THE J. Paul Getty Museum in Malibu, Calif., has long been
considered the best-endowed museum in the world; the Metropolitan
Museum of Art in New York, the finest in this country. In a
bicoastal exchange, the two titans have collaborated on two
beautiful drawing exhibitions simultaneously on view at the New
York and Malibu museums.
The first master drawing exhibition the Getty has ever hosted
from another museum, "Drawings by Giovanni Battista Tiepolo, from
the Metropolitan Museum in New York," features 25 sheets from the
Met's impressive trove of this 18th-century Italian painter and
In a wonderful artistic quid pro quo, the Met is concurrently
hosting a sample of over 100 drawings selected from the Getty's
impressive holdings of 15th- to 19th-century drawings titled,
"Drawings from the J. Paul Getty Museum."
Guided by the fine eye of George Goldner, Getty's curator of
drawings, the show is on view at the Met through Aug. 8, and then
travels to the Royal Academy in London, where it will be shown Oct.
29 to Jan. 23, 1994.
In the last 10 years, the Getty has built a 400-piece Old Master
drawing collection so strong that there has seemed no need for the
Getty to host touring exhibitions of other drawings.
In an interview from his part-time home in New York, Dr. Goldner
noted, "We'd been thinking about the Getty drawings traveling to
New York for some time.
"The purpose of the show was to present New York and Europe with
what we've been able to accomplish to date. In the process, the
idea of an exchange developed, and it worked out very fluidly, very
comfortably," he says.
Tiepolo was a logical choice for such a collaboration as the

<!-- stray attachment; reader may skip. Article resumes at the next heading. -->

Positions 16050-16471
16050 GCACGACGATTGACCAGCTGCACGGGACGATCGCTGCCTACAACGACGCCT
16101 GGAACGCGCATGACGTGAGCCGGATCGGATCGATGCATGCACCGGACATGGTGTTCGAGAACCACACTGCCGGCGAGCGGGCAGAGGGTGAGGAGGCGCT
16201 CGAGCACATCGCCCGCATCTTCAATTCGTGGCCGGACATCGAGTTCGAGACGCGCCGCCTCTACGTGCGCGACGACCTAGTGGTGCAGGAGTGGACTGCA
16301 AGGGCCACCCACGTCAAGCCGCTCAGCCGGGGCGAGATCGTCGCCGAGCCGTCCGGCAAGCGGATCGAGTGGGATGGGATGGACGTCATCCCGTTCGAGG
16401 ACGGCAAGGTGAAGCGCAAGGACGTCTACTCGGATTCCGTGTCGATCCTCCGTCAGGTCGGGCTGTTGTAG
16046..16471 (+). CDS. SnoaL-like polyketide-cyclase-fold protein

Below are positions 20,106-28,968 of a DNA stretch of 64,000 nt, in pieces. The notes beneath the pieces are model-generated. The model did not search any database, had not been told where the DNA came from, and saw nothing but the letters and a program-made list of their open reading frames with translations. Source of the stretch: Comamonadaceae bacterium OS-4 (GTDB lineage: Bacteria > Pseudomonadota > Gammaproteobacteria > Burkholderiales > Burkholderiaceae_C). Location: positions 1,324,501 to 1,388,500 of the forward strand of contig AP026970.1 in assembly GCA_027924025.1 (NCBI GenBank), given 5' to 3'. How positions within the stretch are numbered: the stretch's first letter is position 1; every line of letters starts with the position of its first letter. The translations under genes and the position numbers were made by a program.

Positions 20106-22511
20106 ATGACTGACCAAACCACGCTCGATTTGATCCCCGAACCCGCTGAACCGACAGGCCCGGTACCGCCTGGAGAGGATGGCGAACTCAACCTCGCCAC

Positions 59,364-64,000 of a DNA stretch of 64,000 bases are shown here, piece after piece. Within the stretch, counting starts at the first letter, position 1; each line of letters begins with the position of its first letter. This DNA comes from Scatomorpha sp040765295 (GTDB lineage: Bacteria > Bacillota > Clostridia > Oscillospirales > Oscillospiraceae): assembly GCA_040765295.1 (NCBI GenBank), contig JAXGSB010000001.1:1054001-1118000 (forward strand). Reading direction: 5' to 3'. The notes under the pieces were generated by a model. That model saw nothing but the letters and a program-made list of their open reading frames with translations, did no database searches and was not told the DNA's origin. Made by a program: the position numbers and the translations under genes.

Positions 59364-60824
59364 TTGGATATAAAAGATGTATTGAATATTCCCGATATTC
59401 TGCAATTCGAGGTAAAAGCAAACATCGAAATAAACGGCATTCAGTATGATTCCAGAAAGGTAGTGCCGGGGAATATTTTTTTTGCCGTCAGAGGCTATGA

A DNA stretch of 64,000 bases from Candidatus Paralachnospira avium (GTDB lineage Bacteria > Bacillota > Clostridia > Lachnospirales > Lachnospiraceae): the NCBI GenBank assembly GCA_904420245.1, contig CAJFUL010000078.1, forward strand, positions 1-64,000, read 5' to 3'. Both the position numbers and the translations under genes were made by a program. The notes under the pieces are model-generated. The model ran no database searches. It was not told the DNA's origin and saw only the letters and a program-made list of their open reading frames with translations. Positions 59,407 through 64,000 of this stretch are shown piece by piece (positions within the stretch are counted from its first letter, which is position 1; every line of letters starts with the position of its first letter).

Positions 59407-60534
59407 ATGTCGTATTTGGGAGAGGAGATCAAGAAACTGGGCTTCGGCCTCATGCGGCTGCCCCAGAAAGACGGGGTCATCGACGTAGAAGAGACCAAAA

Met's holdings of drawings by this master are among the most
comprehensive in the United States. Active from roughly 1700 to
1770, Tiepolo is regarded by art historians as one of the finest
Italian painters and draftsmen of the 18th century.
Born in Venice, like the masters Giovanni Bellini and Titian,
Tiepolo was a brilliant colorist and inherited the Venetian
sensitivity to light and chromatic properties inspired by the
fabled water and natural light of his native city.
What is especially remarkable is that Tiepolo achieved a
sun-drenched luminosity and suggested subtle hue variations in
drawings that are for the most part executed in only red or black
chalk on blue paper or pen and ink highlighted with deftly applied
The collection of 25 Met drawings on view at the Getty
represents each one of Tiepolo's stylistic periods, from early
religious subjects, such as the "Scenes of Martyrdom" (an
especially large and polished work), to secular themes, such as a
drawing of the goddess Venus entrusting a sleeping infant to the
winged figure of Time. …